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by on April 3, 2013


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  1. Bycatch is when animals that are not meant to get caught are caught. In other words, “sea creatures that were caught by accident (Foer 2008:49). ” Jonathan Safran Foer argues however, that it is not really “by accident” because it has been consciously built into fishing(49). There are fewer fishermen and more technology to help catch fish. Bycatch is not good because many sea animals that get caught are thrown overboard whether or not they are dead or alive. Further, in Foer’s book, Eating Animals, many animals die from bycatch. To be exact, 4.5 billion sea animals are killed as bycatch in longline fishing(189). This relates to the article because many loggerhead turtles are being killed as bycatch and these animals are going extinct.
    When I think about bycatch , I think about the production of oil and how both of these corporations are impacting our environment. First of all, I believe that the reason why corporations fish for fish and drill to find oil is all for their benefit. They know the more fish they collect the more money they receive, but they are doing it in a form that harms. The oil industries is the same way. It seems that they only care about themselves and willing to sacrifice anything to get what they want. I hope something happens before its too late, before the fish in the sea are no more.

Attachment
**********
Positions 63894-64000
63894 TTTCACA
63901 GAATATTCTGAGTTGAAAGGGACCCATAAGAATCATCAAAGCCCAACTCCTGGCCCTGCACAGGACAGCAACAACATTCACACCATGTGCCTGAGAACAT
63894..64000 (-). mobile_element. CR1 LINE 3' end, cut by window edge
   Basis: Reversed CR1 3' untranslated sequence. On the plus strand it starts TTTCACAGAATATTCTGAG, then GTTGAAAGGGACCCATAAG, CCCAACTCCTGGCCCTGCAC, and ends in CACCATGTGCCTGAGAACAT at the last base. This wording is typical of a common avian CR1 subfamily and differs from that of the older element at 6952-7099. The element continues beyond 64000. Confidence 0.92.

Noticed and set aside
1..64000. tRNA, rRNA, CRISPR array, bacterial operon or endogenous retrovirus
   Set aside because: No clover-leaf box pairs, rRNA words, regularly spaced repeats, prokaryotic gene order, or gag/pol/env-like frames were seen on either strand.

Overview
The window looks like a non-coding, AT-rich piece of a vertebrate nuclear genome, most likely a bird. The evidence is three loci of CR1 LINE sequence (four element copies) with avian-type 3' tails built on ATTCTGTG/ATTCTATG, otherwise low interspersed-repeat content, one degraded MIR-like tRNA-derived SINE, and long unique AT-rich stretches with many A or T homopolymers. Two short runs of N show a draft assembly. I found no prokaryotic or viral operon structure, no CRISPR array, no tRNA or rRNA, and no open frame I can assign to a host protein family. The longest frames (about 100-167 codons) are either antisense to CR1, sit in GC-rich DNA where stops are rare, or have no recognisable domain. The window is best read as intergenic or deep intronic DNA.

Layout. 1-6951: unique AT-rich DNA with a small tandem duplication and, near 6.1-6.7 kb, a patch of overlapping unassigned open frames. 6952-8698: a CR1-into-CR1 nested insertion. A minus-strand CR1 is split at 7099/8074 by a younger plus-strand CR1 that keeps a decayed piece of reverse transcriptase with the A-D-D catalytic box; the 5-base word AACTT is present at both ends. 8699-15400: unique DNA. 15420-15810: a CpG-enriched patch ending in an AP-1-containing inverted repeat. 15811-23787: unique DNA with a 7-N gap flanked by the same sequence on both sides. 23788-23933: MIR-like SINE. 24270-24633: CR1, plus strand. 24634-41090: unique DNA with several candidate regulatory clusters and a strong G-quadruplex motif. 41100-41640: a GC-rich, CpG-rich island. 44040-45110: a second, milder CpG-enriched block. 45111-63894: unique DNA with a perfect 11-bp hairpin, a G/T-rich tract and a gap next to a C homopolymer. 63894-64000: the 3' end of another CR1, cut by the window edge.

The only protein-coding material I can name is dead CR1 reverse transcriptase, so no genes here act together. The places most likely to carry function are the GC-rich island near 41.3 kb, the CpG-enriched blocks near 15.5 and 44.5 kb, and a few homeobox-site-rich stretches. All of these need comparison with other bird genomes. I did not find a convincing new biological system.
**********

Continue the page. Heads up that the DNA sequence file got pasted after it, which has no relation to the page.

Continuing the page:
2. I didn’t know what bycatch was until reading Foer’s book and our class lecture (again evidence I’m learning something new). Professor Harvey commented he can’t eat tuna because 1 lb produces something like 25 pounds of bycatch. In theory, you’d think you could just throw the bycatch back into the ocean but, this article shows the deathly tolls these bycatch animals suffer. A turtle population is risking extinction. It shocked me to know the small fisheries are typically the ones who cause a high level of bycatch destruction. You would think it was the large factory farms who cause the most destruction. This statement makes me wonder, are smaller fisheries better than larger ones? Or is there a lack of relevant data on the large scale fisheries. Evidence of bycatch make the people who say they’re vegetarian but, they eat fish seem just as harmful as the people who eat meat.

  3. Adam Schmidt permalink

    Bycatch is an interesting topic that i never really thought of. I am an avid fisherman over the summer and see big large fishing boats heading out to sea and coming in time and time again. You think that they just have the fish they were going for because they are fisherman and know what they are doing right? But i have felt the trickle down effect of by catch personally as the back bays of the New Jersey shore are not filled with the same life they were 10 years ago. There are practically no fish and it causes me to wonder is by catch doing this? Are the fisherman killing my fun?

  4. ginner35 permalink

    I never thought of the idea of bycatch in regards to fishing. I fish a lot in the summer too, but just kind of throw my reel in and hope something bites. I don’t think that fisherman who contribute to bycatch necessarily care about what they are catch compared to the quantity that they catch. Obviously the more fish that they catch, the more money that there is to be made. Similar to oil companies, fracking and other companies, the focus is on profit and harmful “side-effects” are not regarded in the way that they should be.

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